Nebraska offers four small reservation casinos [E]. These are Iron Horse Bar & Casino, Lucky 77 Casino, Native Star Casino and Ohiya Casino. These casinos operate under the Indian Gaming Regularity Act and as per compacts arrived at with the state. They offer only Class II gaming, which includes video slot machines, video keno machines, commercial style bingo and live keno. Poker is not offered.
The referendum to allow a state lottery was passed by 63% majority in November 1992. Nebraska Lottery [F] was established in 1993 and went into operation the same year. Nebraska Lottery sells scratch cards, lottery tickets and pickle cards (also known as pull-tab cards). Nebraska Lottery also subscribes to the national Powerball and Mega Millions products. The legal age for buying lottery tickets is 19 years old, and only cash is accepted at licensed locations.
In 1934, the Nebraska State Constitution was amended to legalize pari-mutuel horse racing. The activity is under the oversight of the Nebraska State Racing Commission [G]. In 1988, simulcasting of horse races became legal. There are three horse tracks in Nebraska. They are the City of Columbus track, Fonner Park in Grand Island, and Horseman’s Park in Omaha. Live betting and off track betting on simulcast racing is offered at all three race tracks. Fonner Park also offers charity Keno.
In 2013, Senetor Scott Lautenbaugh of Omaha introduced a bill that would allow betting on historic horse races via video terminals, among other amendments. The Nebraska Horse Racing Wagering Amendment (2014) [H] was not approved for voting in the November 2014 ballot.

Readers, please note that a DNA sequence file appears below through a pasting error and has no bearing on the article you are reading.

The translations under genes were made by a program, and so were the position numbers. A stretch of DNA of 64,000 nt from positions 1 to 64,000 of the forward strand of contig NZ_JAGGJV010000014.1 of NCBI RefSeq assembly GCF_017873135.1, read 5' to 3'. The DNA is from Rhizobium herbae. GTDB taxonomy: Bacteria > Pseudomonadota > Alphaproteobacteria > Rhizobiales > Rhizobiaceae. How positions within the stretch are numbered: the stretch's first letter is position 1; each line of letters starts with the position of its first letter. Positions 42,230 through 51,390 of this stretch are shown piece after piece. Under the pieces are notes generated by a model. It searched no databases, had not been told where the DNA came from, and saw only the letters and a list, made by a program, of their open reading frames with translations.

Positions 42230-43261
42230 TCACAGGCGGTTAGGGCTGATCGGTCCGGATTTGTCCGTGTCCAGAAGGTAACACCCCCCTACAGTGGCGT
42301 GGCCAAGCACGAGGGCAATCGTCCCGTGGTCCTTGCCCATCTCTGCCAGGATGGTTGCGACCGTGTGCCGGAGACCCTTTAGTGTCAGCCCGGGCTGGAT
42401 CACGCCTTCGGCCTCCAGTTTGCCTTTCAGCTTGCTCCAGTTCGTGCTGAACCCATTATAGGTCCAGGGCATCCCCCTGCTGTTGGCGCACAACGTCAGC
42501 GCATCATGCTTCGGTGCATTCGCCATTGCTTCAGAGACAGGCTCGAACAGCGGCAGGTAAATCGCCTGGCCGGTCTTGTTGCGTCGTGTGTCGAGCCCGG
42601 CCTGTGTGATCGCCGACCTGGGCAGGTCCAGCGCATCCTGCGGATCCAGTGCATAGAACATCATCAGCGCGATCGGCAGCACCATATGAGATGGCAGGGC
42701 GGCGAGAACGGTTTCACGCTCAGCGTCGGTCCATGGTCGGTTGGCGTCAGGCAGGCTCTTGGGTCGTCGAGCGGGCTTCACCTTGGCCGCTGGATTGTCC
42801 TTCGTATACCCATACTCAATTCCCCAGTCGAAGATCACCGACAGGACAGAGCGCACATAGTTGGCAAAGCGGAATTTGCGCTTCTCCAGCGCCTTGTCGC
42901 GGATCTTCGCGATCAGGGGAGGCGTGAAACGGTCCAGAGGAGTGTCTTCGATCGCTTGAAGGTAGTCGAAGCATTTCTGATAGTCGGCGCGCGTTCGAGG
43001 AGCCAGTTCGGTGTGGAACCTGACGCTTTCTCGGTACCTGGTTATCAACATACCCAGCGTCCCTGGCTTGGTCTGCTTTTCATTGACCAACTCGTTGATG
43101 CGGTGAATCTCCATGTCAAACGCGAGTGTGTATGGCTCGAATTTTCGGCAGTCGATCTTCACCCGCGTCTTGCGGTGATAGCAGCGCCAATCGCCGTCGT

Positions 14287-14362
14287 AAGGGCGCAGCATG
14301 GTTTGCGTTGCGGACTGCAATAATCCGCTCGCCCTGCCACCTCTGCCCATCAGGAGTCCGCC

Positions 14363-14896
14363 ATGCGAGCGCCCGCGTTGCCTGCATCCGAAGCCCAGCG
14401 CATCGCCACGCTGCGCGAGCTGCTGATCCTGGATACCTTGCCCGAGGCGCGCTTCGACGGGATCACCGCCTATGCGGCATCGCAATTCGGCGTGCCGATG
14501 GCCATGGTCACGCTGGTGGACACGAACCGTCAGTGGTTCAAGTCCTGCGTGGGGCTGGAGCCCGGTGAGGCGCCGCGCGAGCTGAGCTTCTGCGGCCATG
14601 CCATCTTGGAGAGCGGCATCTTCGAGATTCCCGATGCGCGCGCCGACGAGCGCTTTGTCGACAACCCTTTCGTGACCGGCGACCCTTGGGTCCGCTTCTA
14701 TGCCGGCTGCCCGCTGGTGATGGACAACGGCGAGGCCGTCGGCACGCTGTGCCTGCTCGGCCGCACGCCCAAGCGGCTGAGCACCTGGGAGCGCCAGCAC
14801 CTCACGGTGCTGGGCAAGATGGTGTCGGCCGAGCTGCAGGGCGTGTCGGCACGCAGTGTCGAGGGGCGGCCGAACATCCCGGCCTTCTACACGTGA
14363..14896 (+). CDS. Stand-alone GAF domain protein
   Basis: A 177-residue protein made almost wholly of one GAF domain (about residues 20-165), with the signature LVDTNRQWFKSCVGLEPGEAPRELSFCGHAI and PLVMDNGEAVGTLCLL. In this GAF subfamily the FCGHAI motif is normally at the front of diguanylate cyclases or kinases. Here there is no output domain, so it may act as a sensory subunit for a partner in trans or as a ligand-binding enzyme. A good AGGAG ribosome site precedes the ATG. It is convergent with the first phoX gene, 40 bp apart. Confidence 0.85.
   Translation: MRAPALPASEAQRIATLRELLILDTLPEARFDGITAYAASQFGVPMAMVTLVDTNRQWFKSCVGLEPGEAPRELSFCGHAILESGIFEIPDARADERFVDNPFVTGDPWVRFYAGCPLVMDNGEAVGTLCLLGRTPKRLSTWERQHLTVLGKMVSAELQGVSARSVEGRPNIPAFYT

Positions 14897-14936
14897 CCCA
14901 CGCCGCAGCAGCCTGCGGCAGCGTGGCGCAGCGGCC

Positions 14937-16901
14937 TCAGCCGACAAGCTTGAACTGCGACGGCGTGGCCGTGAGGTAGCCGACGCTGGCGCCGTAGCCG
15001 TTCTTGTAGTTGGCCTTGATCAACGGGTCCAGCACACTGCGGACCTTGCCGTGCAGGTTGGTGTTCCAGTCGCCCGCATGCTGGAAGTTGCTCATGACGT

Charitable gambling is covered by Chapter 9 of the Nebraska Revised Statutes. The activity is regulated by the Charitable Gaming Division [I] under the Nebraska Department of Revenue. Eligible organizations have to obtain licenses before carrying out charitable gaming. The activities permitted include bingo, raffles, lotteries and gift enterprises.
Section 9-701 (1) (a) defines gift enterprise as a, “contest, game of chance, or game promotion which is conducted within the state or throughout the state and other states in connection with the sale of consumer or trade products or services solely as business promotions and in which the elements of chance and prize are present”.
Counties, cities and charities may also hold keno style games at any approved establishment as long as the proceeds go directly towards the betterment of the community. Casino nights hosting casino style games are not permitted. The legal age for participating in charitable bingo games is 18 years or more.
Author: Joseph Falchetti (twitter)